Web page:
Biography of Gustavus William Wicksteed, Q. C.

Gustavus William Wicksteed, the present Head Clerk and Chief of the Legislative Department of the House of Commons, has held that office and a like one in the Legislative Assembly and of United Canada, and in the Legislative Assembly of Lower Canada as a first assistant, since 1841. He was born in Liverpool, England, December 21, 1799. His father, Richard Wicksteed, was a member of the Cheshire and Shropshire family of that name, and his mother, whose maiden name was Tatlock, was of a Lancashire family. Mr. Wicksteed came to Canada in 1821, by invitation of an uncle, the Hon. John Fletcher, for twenty-two years Judge of the District of St. Francis, Lower Canada, and an elder brother of Sir Richard Fletcher, R. E., who was killed at San Sebastian. Before leaving England, Mr. Wicksteed had studied mechanical engineering for some time, and, after settling in Lower Canada, was for some time employed in work connected with that profession.

In 1825 he commenced the study of law with Col. B. C. A. Gugy, and three years later entered the service of the Legislative Assembly of Lower Canada as Assistant Law Clerk. Years afterwards, when the constitution was suspended, and the Special Council for Lower Canada was constituted, he became one of its officers under the Attorney-General, the Hon. Charles Richard Ogden. In 1841 he was appointed Law Clerk and chief English translator to the Legislative Assembly of the Province of Canada, composed of. the reunited Provinces of Upper and Lower Canada, and in 1867, on the formation of the Dominion, to the same office in the House of Commons of Canada, which he still holds.

In 1841 Mr. Wicksteed was appointed one of the Commissioners to revise the Statutes and Ordinances of Lower Canada, and in 1854, Lord Elgin, then Governor-General, gave him a silk gown. Two years later he was appointed one of twelve Commissioners to “examine, revise, consolidate, and classify “the Public General Statutes of Canada, eleven of the best lawyers of Upper and Lower Canada being associated with him in the work. The Commissioners from Upper Canada undertook the Statutes affecting their Province, and those of Lower Canada the Statutes affecting their Province, all the Commissioners jointly taking those affecting the whole of Canada. The three volumes were reported to the Legislature in 1859 and 1860, examined and passed, the Governor being authorized to cause the Statutes of the Session to be incorporated with the work of the Commission; which was done for Upper Canada by the Hon. Sir James Macaulay, one of the Commissioners, for Lower Canada by Mr. Wicksteed, and for all Canada by these two gentlemen conjointly.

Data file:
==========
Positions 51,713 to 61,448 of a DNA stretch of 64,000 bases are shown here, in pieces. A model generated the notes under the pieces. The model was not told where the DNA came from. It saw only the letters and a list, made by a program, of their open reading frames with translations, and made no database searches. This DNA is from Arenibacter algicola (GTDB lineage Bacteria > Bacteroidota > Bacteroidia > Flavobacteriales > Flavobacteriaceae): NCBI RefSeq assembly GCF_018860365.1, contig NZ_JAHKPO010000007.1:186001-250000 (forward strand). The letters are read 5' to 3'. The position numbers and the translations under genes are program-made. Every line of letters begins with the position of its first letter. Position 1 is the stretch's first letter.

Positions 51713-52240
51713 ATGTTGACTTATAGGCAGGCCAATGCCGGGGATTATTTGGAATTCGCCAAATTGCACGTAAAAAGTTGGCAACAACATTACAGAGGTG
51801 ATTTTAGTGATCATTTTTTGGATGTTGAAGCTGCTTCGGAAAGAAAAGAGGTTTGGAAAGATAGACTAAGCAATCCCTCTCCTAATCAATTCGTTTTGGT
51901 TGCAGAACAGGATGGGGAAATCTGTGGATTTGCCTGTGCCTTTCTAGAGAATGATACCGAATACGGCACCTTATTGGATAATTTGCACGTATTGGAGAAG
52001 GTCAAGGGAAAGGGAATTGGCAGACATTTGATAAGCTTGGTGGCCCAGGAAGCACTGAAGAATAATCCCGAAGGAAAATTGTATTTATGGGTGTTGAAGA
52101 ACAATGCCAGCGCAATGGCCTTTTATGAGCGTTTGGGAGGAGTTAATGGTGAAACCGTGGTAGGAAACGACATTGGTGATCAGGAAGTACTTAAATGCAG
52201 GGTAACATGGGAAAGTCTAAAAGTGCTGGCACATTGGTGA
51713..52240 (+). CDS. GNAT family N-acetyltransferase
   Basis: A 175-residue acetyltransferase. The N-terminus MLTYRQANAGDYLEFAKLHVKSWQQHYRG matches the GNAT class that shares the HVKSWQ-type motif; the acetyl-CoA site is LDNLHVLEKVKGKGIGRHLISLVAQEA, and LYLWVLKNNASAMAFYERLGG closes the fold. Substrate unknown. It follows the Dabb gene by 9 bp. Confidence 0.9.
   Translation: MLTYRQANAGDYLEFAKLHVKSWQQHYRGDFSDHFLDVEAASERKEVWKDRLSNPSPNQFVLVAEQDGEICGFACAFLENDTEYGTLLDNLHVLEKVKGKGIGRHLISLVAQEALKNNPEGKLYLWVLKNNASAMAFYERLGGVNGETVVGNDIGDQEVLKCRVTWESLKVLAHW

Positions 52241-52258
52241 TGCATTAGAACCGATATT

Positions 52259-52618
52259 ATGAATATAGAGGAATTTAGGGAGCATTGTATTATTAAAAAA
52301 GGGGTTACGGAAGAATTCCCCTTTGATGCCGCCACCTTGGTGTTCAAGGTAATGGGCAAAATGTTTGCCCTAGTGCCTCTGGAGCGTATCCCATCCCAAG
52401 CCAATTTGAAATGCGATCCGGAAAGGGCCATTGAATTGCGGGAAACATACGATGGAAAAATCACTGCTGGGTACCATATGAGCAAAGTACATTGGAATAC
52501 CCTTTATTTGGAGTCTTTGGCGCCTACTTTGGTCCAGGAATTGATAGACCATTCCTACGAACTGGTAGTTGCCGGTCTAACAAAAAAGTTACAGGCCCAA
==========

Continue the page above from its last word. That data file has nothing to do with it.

In 1864-5 he was one of the Commissioners for fixing the remuneration to be paid to railway companies for transporting the mails. While a resident of Lower Canada he was one the Commissioners for building the Parliament House at Quebec, and for other Public Works.

He was first married in 1834 to Mary, second daughter of John Gray, first President of the Bank of Montreal, she dying in 1835; and a second time in 1839, to Anna, eldest daughter of Capt. John Fletcher, of Her Majesty’s 72nd Regiment, and at that time an officer in the Imperial Customs at Quebec. He has five children living, and has lost one.

Mr. Wicksteed, like Alexander Pope, seems to have “lisped in numbers,” and to have been addicted to verse making, at intervals, all his days. In 1878 his friends persuaded him to print for private circulation, a volume containing some of his metrical compositions. That volume we have been permitted to examine, and are not surprised at the desire of his friends to possess this memento of his Muse. His versification is easy and flowing, and the humor and pathos of some of the pieces are excellent. The “Preface,” written in the measure of “Hiawatha,” is a happy apology for the publication of the volume. His “Advent Hymn,” and one or two other sacred poems, are good, and the quiet hits at Parliamentary doings are sharp and witty. The New Year Addresses of the several newspapers must have been appropriate “tracts for the times,” when they were published; and we agree with the opinion expressed by the late Governor-General, Lord Dufferin, himself no mean poet, that the “National Anthem,” with which the volume closes, is excellent. Many friends will treasure this modest little work.



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